In GQ, interviewed for the premiere of his film Nocturnal Animals, Tom Ford talks about flowers. “I like [them]. They’re beautiful. I think, ‘Well, they’re going to be dead in three or four days, but my God, aren’t they beautiful now?’ ” He leans back and exhales. “Everything’s so transient,” he says. “Everything dies.” Death, beauty, submission, penetration (yes). These are the musings of a man that makes perfumes like Soleil Blanc, and oh, does it make sense when you smell them.
After a suave but standard opening flash of bergamot and pink pepper (a well practiced handshake), Soleil Blanc quickly pulls itself into the skin like the almost-unbearable, heavy sensation of the late afternoon sun, warmth that even penetrates closed lids to create tiny solar flares in the darkness of semi-sleeping eyes.
When you slide smoothly into the fantasy that Ford presents in this summertime dream, the day has almost passed. In fact there’s the suggestion throughout of something beautiful on the edge of decay. The sun must be late, smouldering. Those exotic flowers, achingly fleshy, must have fallen onto the hot sand, dappled by palm trees whose fruit isn’t green and gurgling with liquid; they are hard and cracked, their rich milk spilt across warm rocky outcrops.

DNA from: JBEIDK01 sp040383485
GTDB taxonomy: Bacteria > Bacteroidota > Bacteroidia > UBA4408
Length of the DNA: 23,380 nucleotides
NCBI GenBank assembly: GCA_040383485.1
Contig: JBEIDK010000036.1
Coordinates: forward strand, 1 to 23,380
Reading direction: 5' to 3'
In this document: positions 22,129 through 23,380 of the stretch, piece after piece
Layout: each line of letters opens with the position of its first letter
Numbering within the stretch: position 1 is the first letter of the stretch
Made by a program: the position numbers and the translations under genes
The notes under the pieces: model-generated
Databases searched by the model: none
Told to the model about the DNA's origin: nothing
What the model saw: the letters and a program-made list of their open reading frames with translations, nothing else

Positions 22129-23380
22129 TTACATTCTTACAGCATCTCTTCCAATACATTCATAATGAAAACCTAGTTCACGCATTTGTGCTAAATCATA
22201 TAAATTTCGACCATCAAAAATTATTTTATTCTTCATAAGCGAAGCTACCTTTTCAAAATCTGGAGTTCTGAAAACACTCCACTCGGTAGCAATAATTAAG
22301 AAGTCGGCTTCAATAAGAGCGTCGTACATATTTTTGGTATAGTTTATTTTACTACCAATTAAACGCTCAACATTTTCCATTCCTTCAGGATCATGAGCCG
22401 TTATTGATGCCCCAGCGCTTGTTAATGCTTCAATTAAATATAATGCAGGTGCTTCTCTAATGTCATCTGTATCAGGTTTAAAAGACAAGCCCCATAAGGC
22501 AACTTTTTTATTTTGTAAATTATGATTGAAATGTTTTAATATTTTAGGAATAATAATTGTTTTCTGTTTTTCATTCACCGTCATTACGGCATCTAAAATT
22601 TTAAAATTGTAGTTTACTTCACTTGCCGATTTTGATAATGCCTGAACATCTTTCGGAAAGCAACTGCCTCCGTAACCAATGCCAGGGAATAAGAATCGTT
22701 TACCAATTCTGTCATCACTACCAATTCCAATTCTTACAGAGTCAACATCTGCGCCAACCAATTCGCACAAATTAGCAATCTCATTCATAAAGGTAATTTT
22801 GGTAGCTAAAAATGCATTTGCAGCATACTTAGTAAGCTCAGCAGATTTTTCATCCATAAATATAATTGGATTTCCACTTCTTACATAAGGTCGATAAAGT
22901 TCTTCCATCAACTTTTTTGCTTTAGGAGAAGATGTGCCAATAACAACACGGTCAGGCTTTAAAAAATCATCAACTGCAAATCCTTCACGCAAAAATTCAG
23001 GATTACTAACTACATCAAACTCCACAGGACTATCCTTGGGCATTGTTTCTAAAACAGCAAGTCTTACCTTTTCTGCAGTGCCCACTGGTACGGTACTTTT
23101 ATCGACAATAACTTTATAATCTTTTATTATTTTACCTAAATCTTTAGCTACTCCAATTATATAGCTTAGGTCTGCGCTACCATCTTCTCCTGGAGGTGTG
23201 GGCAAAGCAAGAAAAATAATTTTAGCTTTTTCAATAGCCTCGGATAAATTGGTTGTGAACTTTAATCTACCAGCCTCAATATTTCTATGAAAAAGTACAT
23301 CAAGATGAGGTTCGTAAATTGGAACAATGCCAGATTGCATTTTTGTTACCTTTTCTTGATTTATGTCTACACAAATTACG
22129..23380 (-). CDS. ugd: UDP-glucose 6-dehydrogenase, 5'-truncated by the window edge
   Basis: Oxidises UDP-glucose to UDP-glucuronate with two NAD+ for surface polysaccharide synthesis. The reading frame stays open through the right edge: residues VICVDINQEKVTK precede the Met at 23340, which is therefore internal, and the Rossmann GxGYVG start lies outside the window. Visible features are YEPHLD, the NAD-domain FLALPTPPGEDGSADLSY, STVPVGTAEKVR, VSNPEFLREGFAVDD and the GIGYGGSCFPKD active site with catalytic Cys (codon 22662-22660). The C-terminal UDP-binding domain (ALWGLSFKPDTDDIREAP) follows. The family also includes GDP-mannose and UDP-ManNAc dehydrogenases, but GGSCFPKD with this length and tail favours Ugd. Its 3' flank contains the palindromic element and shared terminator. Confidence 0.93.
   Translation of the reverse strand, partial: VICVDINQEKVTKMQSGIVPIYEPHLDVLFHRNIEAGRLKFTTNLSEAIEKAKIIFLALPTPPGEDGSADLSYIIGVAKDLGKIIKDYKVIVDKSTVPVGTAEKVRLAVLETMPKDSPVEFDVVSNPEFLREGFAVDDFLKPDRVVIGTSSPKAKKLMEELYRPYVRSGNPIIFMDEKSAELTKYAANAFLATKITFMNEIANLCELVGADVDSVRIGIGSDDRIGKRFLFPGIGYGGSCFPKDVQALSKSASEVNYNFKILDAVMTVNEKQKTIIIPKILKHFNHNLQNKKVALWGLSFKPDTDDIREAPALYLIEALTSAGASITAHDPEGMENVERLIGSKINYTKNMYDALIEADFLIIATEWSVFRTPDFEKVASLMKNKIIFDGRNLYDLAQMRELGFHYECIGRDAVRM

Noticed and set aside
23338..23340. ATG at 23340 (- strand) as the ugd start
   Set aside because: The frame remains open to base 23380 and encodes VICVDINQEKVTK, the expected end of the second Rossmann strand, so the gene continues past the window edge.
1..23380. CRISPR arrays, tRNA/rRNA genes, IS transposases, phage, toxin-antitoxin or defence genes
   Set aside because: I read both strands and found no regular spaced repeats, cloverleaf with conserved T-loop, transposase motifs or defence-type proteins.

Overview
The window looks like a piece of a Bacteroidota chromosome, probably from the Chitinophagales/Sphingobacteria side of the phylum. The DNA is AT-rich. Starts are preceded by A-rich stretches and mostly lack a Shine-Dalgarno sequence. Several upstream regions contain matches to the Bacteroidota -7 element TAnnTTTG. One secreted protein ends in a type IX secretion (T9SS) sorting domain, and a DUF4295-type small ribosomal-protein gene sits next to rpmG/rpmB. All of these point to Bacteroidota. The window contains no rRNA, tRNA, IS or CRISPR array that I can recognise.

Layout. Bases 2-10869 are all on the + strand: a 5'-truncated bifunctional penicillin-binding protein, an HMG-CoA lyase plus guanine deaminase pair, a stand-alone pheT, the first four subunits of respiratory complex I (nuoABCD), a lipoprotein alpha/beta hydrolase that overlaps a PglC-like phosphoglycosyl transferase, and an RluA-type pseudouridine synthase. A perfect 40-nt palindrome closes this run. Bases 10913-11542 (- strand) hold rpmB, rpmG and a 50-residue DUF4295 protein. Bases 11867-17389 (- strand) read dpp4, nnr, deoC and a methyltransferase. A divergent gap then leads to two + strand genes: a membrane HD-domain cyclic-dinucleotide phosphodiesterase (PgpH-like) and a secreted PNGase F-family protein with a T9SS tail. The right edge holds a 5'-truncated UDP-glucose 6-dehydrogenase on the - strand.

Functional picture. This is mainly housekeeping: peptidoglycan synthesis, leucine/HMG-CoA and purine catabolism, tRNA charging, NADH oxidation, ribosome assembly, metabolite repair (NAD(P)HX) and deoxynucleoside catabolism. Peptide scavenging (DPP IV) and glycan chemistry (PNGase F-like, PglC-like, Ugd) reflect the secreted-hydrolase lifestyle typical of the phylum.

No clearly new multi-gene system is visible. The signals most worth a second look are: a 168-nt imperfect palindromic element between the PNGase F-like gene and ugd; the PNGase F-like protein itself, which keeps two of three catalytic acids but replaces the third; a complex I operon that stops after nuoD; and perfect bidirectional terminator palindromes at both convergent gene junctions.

It’s a carnal, decadent, almost fetid scent that, I would suggest with complete sincerity, is the perfect match for an Aussie summer. Soleil Blanc is like just one too many glasses of good champagne, a half demolished pavlova, laden with stone fruit, beginning to weep on a picnic rug. That lightheaded, deliciously satiated feeling of heading home after too long at the beach, coated in sunscreen, salt, and sweat, hair tied in a knot. Strolling home over an excess of frangipani flowers, trodden and buzzing with desperate bees. In my personal version of events, there’d be a wide veranda and morsels of fried fish to gobble up while still dripping from the ocean. Maybe Ford wouldn’t approve of the fish and chips but I think he knows the rest.
Tom Ford Soleil Blanc, from $340 at David Jones